Wednesday, April 18, 2012
This and That
Okay, so it's been almost a month. Oops..sorry. It feels like I am living here, not traveling, so I have been slacking a bit on posting. I have done a little bit of traveling outside of the city and all I can say is - wow, are the Andes incredible. Some pictures from those trips are finally up on the left... yes, they are pretty much all landscape shots, but really beautiful ones!
I have a few weeks left until my (2nd) Argentine visa expires and honestly, I am thinking about just staying put until then. I was planning on at least traveling through Bolivia on my way north but at this point I'm not even sure I want to do that. 1) I'm not really prepared for the cold there, 2) I have 2 months of pretty intense travel coming up and 3) I really, really like Salta. I know that I will be back to South America (maybe sooner than later...who knows), and one of the things I have come to accept on this trip is that even when visiting a small corner of the world, you can't possibly see and do everything. I've made peace with that and I'm not going to feel guilty, or try to jam it all in simply because I think I "have" to. I am going to do what I feel I want to do, and enjoy it. Quality over quantity.
Since it's been a while since my last "what's going on in Nancy's head" post, here are some things I've noticed, learned, pondered, or otherwise just caught my attention during my time here:
- Pedestrians do not have the right of way in Argentina. Ever. Cuidado!
- 9:00 really means 9:30... or 10:00...
- Craving a cookie? A soda? Have no fear, there will be a kiosko within one block of where you are standing at any given moment. Oftentimes, in both directions.
- Between the hours of 1:30 and 5:30, you will do nothing. Like it or not. Siesta here is even more widely practiced than Spain.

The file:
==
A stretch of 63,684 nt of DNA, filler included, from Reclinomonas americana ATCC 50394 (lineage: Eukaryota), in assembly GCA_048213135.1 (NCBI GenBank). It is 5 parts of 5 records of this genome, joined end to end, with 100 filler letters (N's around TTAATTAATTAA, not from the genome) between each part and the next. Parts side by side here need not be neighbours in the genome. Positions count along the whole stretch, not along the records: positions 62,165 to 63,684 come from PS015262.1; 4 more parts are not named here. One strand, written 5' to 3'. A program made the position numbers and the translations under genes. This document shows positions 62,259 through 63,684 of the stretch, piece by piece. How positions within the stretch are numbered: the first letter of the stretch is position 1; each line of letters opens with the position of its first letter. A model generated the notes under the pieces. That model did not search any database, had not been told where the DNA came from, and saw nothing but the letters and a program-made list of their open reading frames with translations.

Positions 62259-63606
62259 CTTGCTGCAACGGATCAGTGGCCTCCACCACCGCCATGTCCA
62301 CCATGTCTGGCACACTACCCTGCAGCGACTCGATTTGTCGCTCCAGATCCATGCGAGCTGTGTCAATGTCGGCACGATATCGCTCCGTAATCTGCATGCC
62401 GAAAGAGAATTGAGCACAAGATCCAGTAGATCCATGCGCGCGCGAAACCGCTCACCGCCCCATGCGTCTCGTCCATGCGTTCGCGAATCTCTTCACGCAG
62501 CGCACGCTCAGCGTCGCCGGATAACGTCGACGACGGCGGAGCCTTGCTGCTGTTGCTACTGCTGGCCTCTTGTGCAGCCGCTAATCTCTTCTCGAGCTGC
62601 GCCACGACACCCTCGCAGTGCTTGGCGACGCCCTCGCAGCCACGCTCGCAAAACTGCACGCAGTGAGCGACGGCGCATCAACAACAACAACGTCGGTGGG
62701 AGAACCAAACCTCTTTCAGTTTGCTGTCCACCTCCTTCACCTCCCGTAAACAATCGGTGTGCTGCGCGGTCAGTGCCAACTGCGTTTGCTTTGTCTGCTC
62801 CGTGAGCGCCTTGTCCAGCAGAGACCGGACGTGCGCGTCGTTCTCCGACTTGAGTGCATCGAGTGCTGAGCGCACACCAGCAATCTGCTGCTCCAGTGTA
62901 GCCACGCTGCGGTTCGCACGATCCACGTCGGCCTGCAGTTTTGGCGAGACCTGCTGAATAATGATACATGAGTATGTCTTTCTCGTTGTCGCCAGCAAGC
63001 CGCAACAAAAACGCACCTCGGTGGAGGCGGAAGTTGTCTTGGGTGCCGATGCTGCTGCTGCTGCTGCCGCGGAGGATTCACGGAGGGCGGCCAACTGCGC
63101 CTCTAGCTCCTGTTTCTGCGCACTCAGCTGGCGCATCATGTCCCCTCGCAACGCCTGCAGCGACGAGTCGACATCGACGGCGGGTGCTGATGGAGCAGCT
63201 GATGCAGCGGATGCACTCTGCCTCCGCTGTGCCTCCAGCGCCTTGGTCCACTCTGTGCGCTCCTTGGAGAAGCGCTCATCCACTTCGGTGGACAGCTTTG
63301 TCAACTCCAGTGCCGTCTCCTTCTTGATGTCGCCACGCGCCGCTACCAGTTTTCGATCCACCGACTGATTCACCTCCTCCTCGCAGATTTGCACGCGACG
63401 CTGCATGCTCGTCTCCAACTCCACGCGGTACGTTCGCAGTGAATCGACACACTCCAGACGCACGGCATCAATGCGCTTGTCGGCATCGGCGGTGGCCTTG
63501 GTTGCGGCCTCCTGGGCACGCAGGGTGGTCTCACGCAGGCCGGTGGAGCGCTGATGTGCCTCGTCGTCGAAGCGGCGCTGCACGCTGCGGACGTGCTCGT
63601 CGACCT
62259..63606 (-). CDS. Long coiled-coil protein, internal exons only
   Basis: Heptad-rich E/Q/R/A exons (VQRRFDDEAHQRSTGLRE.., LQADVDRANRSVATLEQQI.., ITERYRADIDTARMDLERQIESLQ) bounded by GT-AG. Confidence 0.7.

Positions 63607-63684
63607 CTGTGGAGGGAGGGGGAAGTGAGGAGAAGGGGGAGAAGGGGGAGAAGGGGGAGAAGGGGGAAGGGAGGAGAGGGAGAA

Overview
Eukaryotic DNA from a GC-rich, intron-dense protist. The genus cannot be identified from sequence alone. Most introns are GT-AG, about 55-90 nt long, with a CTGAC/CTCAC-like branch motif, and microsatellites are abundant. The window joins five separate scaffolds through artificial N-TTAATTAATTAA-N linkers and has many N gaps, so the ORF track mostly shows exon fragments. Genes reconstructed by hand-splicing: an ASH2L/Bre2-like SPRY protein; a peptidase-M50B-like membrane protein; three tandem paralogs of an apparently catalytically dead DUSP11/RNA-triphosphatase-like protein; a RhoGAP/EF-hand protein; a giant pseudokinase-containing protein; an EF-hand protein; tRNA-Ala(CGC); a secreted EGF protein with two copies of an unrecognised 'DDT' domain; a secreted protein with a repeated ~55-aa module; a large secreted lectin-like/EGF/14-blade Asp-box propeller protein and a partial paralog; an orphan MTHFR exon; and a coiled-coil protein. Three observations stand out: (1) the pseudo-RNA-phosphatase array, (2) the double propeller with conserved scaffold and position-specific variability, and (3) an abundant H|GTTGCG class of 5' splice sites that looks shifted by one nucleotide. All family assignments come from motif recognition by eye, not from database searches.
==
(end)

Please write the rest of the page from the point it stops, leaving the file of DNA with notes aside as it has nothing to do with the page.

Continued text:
- In restaurants here, vegetables = salad. If you ask for a side of vegetables, you will most likely receive a confused, questioning look. (One time the waiter said - "Ohhh, you want your salad to come out at the same time as your steak?" Sigh.)
- The Ford Falcon was quite the car in Argentina, and still is. They are everywhere (so cool)!
- Contrary to what some may believe, dulce de leche is not caramel. (And while I do think it is tasty... I still have a hard time thinking of it as breakfast food.)
- The thought of eggs for breakfasts basically disgusts most Argentines.
- If you think all "Latin" food is spicy, you are wrong. Mexico...yes. Argentina...no.
- Dinner here is late, which I like...to a point. Meeting up for dinner at 9:30/10:00 - sure, great, no problem. 11:30/12:00 - a little tough.
- Salta is incredibly quiet on Sunday afternoons. To a tourist passing through for just a few days, it may almost seem deserted. To me, it is so beautifully peaceful.
- Folklore music is infectious. Even if you don't understand the words, you feel the songs - joy, sadness, whatever the theme. I love that it's such a big part of the culture here, and I love the fact that everyone listens to it, not just the older generation.
- I will never be able to say "no" to a good asado. Meat grilled to perfection + roasted vegetables + Malbec = Happy Nancy
- When not thinking in English, my brain generally thinks in Arabic. This can be problematic when speaking Spanish. I have received more than one confused stare which I thought was due to poor pronunciation but later realized was due to the fact that I inserted an Arabic word into the sentence.
*Fast forward 2 months*
- When not thinking in English, my brain now thinks in Spanish. Yay! Great! Until I am skyping with my parents and receive the same confused stare. Apparently "no estoy segura" in the middle of an Arabic conversation doesn't make much sense to my non-Spanish speaking mother and father.
What happened to me? I used to be quite the multi-tasker!
Kidding aside, Argentina has been very good for me. It has slowed me down a bit, in a good way, and made me appreciate some things about myself that maybe I've neglected for a long time. Salta just agrees with me, and I can already see that it is going to be very difficult to leave.